Africa - August 22, 2012

Our first zebra, followed shortly by 53 more...
One of the best days of my life. Slept until dawn since we didn't have to break down camp, then went for a morning hike. Not far from camp, we spotted a herd of zebra grazing on the dry grass. Then another herd joined them. Then another. Before it was over, Brad counted 54 zebra at that one spot.* Their call isn't what I expected -- it's a high-pitched whine somewhere between a wild horse and a hyena. While we were enjoying the view, a lone zebra raced over a nearby hill, maybe 10 meters from where we stood, and ran to join the group. Un-freaking-believable.**

As the herds began to move on, there was a heartbreaking moment when we realized one of the young zebra was sick and couldn't stand anymore. It tried a few times to lift its head but eventually gave up and lay down in the grass. Its mother darted nervously between the colt and the ever-moving herd. Our guide said she'll abandon the herd rather than leave her offspring. Judging by the leopard prints we've seen in the sand, there's no way the baby will survive for long,*** and I hope the mother can soon rejoin the others.

Enormous termite mounds dot the landscape, so large and strong that elephants lean against them for support at night while sleeping. And we spotted dozens of maribou storks, about the size of a child, walking upright along the edge of a pond. As we hiked back, a red lechwe lept across the field before us, lightning-fast.

We had a treat waiting when we returned to camp. Gerrit had toasted bread and bacon over the fire and heated a kettle of water for tea, so we had a lovely warm brunch.

After the meal, most of us marched back down to the swimming hole for the closest thing we would get to a bath for a while. Tormented one another with a game of Marco Polo, and Gerrit taught us how to make mud bombs. It was brilliant.

Kate teaches Matilda weaving with palm leaves.
Back to camp for a nap until the evening makoro ride. When I surfaced from the tent, our poler Kate (not to be confused with The Great Kate) was weaving bracelets from palm leaves. Several of us sat with her while she taught us how to boil and dye the leaves, and she let us each take a turn weaving one of the bracelets. It was great fun, but I'm pretty sure she won't be able to sell that sad, unevenly-spaced thing.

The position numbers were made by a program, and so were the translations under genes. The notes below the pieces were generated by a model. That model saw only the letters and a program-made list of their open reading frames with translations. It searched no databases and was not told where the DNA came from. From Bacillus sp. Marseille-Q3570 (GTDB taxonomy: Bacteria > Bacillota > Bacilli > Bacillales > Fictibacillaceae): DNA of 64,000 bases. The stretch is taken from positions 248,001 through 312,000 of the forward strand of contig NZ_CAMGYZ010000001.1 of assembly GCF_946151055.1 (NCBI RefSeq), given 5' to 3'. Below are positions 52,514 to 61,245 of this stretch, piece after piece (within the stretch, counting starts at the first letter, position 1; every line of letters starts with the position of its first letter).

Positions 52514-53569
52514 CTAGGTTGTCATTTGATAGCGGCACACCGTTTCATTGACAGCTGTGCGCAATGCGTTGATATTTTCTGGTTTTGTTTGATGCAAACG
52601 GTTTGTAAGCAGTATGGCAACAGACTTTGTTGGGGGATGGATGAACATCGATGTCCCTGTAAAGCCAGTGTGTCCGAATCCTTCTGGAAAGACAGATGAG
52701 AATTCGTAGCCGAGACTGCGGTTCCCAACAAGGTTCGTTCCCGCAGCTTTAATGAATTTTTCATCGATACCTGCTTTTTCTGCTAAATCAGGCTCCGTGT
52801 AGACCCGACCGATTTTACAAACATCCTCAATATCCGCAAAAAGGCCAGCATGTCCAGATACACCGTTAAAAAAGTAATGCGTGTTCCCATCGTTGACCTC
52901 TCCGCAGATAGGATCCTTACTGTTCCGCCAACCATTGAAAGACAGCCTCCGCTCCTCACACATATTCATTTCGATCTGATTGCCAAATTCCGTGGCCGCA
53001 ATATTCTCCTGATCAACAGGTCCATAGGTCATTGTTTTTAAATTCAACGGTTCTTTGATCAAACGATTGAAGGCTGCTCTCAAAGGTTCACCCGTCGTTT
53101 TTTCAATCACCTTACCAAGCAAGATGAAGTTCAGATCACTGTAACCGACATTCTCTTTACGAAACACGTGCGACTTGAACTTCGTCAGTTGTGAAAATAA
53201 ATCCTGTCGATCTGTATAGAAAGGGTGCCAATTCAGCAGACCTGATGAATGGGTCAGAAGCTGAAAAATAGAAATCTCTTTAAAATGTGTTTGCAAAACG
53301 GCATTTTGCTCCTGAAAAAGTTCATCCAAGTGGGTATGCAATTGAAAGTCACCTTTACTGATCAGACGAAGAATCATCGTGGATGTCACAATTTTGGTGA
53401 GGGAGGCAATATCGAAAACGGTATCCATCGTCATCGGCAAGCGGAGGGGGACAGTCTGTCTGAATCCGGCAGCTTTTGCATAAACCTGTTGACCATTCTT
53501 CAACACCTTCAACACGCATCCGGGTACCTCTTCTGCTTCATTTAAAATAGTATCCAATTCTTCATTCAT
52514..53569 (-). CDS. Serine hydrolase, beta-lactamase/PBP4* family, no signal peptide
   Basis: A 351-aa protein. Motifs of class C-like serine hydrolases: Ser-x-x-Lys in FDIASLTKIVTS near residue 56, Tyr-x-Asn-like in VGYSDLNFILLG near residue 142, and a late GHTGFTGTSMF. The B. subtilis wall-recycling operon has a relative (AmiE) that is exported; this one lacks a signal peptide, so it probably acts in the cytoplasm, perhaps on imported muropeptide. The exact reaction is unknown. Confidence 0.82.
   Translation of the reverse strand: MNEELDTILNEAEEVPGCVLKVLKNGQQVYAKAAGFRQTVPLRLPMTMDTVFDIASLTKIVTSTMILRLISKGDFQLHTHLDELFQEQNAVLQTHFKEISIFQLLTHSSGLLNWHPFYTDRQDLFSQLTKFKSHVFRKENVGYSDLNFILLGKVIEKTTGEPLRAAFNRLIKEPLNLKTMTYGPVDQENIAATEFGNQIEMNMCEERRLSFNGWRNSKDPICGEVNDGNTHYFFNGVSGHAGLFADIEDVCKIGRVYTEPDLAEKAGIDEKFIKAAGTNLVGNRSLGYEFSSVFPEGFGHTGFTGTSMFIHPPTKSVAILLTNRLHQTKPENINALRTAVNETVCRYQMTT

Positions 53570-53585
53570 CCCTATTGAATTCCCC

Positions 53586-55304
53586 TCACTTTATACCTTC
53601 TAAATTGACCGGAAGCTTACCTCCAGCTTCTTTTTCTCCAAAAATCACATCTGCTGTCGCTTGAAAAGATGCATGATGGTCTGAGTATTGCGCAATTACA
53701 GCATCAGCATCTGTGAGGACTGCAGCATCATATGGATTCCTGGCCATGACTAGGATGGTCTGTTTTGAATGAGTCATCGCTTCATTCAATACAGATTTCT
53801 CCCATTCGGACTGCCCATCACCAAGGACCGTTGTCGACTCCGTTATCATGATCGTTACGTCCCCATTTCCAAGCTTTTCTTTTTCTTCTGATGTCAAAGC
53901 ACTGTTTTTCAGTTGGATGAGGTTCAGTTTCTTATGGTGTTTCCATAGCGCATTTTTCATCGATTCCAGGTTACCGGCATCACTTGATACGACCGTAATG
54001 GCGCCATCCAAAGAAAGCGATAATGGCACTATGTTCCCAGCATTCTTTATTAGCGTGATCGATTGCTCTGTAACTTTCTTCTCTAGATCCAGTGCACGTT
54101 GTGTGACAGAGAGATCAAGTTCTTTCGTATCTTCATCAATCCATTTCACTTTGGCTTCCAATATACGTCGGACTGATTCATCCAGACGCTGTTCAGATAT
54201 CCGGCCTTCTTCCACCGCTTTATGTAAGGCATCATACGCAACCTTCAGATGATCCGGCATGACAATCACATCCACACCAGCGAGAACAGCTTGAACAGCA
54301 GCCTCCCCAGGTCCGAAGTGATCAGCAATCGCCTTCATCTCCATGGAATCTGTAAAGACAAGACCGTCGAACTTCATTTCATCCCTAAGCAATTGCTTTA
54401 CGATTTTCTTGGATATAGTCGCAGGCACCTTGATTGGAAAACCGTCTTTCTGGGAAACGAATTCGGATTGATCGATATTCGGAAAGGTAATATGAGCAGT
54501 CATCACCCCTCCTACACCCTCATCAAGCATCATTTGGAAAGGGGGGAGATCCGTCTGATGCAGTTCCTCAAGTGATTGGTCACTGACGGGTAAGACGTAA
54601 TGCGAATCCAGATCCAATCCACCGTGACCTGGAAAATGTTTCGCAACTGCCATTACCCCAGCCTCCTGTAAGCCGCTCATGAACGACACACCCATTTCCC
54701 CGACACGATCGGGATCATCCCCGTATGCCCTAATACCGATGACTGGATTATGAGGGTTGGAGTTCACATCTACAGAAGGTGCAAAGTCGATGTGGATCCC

Sleepy, sleepy hippo.
Michael was our poler this evening, and he took us to a spot where two hippos were swimming about 50 meters away. We watched them yawn and splash for the longest time before poling to a nearby island to catch the sunset.**** Back to camp for a traditional dinner of samp (maize clumps liks hominy). Then the polers surprised us by singing and dancing around the fire for probably 45 minutes. Their voices were pure joy, and a few tears rolled down my face as they sang the last call-and-response in English so we could participate:

Beautiful Botswana (Botswana), Beautiful Botswana (Botswana), I shall never forget Beautiful Botswana (Botswana)*****

After the singing, we all played games and told riddles around the campfire. Endured more taunting from the Toilet Hippo, then went to sleep once again to the sound of treefrogs and braying zebra.

Firelight dancing and singing at the end of a lovely day.
Brad's footnotes:
* I had time to count because my camera battery went from fully charged to dead in like 10 shots. I only got one zebra photo. Started carrying one of the spare batteries after this.
** This zebra turned out to have a broken leg. Curiously, it seemed to gallop fine, but when it walked, it wobbled badly.
*** Unless it could muster the strength to run faster than the one with the broken leg, I reckon.
**** We watched them from what I thought was an overly cautious distance, until the hippos got curious about us and our polers poled like hell. By the time we were 50 meters from our stop, the pair of hippos had made it to where we'd been.
***** It's a very pretty song and I was hoping it was a traditional piece that they rewrote in English to share. But Gerrit thinks it was simply written for tourists. In any case, it was funny and sweet. They would interchange the nouns with each verse to express what they were thankful for. Beautiful "fire." Beautiful "Africa." Our favorite verse?: "Oh Beautiful ourselves (ourselves)..."

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